Brian Michael Bendis and Chris Bachalo’s “Uncanny X-Men” #20 feels like that sort of unimpressive middle bit of a story that you sometimes just have to wade through before you can get to something really good. Fortunately Bachalo’s strong visuals make even a boring middle bit fairly enjoyable.
Bendis’ strength with “Uncanny X-Men” has most certainly been the new mutants and more specifically the contrast between their experiences as naÃ¯ve new X-Men in a violent world and those of hardened leader Scott Summers. When the book draws too far away from these elements, it tends to lose focus. The Maria Hill plot points work best when tied closely to Scott Summers, as it is for half of this book, but when the story retreats to the Maria Hill and Dazzler/Mystique-as-Dazzler elements and Mystique’s set-up in Madripoor, the book loses steam. It becomes unfocused, less believable and less engaging when the story pulls away too far from the new Mutants and their disturbingly dark teachers (Scott, Emma and Magik).
As a result, about half of this book works really well as it touches on the Cuckoos violating Maria Hill’s mind, the debate back at home base, and Scott and Magik going to confront modern-day Hank McCoy. The rest of the book kind of flounders helplessly. I know Bendis has to keep those balls in the air for future plotlines, but it’s hard to enjoy in comparison.
Bachalo’s interiors continue to shine. Working, as usual with an army of inkers (Tim Townsend, Wayne Faucher, Jon Holdredge, Jaime Mendoza, Victor Olazaba and Al Vey) and coloring his own work, Bachalo is remarkably strong when it comes to character design, character acting, evocative colors and exciting visuals, even when those visuals are just people arguing, which makes up the bulk of this issue. Bachalo moves through scenes like a gifted cinematographer, making smart choices that keep readers engaged where in lesser hands there would be little to be engaged with. When Bachalo drops out backgrounds or color, or uses white space, or shifts colors to a one color wash, it’s no accident. He does it with beautiful purpose, to highlight a moment, slow down a scene, draw attention or clarify storytelling. His color palette is especially stunning as it shifts from “normal” at S.H.I.E.L.D. headquarters to monochromatic blue inside Cerebro and bathed in gold as Magik teleports. It’s gorgeous stuff.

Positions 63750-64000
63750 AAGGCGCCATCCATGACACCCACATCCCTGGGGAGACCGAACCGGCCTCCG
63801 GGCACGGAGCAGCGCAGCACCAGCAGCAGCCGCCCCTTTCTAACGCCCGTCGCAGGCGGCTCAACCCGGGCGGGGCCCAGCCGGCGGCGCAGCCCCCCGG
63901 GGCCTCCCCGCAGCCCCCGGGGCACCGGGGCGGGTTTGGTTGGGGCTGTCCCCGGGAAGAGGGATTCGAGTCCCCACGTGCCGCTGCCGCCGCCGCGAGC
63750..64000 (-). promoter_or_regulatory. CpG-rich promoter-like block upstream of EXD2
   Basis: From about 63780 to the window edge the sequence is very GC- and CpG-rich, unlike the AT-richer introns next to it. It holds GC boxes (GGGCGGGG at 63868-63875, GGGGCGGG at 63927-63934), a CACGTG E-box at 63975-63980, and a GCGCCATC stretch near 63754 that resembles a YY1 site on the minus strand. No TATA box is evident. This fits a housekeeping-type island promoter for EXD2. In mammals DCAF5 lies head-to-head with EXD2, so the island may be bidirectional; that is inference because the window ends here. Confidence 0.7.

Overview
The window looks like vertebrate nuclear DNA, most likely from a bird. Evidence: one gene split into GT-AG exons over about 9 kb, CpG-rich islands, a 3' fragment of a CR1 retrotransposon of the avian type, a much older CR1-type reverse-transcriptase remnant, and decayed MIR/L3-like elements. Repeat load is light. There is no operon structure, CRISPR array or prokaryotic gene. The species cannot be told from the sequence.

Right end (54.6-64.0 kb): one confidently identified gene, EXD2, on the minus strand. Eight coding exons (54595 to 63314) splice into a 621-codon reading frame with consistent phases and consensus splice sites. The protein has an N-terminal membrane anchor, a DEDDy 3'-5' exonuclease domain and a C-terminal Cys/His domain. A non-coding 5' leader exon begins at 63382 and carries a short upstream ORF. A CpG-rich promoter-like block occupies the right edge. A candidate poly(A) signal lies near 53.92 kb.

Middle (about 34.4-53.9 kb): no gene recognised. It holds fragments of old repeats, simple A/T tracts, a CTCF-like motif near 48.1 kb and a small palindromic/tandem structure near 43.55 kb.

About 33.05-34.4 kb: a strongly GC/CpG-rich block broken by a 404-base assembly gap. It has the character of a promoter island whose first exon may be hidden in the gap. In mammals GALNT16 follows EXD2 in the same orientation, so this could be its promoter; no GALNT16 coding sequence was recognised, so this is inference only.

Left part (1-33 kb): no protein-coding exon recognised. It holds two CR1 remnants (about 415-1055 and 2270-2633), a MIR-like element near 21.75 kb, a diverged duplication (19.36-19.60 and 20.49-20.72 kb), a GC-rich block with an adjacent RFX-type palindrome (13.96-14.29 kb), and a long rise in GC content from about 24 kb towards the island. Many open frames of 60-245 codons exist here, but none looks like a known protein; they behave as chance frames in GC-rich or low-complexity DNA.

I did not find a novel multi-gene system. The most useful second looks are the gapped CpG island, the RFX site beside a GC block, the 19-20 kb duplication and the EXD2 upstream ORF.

All that said, there are some moments that could be clearer in their execution. Bendis’ story intent is definitely lacking clarity in places, but Bachalo doesn’t clear things up, which is unusual. A scene in which Maria Hill and Mystique as Dazzler talk focuses on someone else entirely and the significance is not easily understood. Similarly, a scene in which Maria Hill’s mind appears hijacked by Cyclops and the Cuckoos seems brilliant thanks to Bachalo’s clever use of color and layout, but becomes unclear in what exactly has happened — there appear to be two reveals in the scene but the second’s intent is lost. The final panels with Cyclops apparently losing control of his powers is also a bit confusing. Regardless, it’s unfortunate to have any lack of clarity, as the book is straight up beautiful.
All in all, “Uncanny X-Men” is an interesting book with stunning visuals. This issue is not “Uncanny X-Men” at its best, but thanks to beautiful art, it’s still a reasonably enjoyable installment.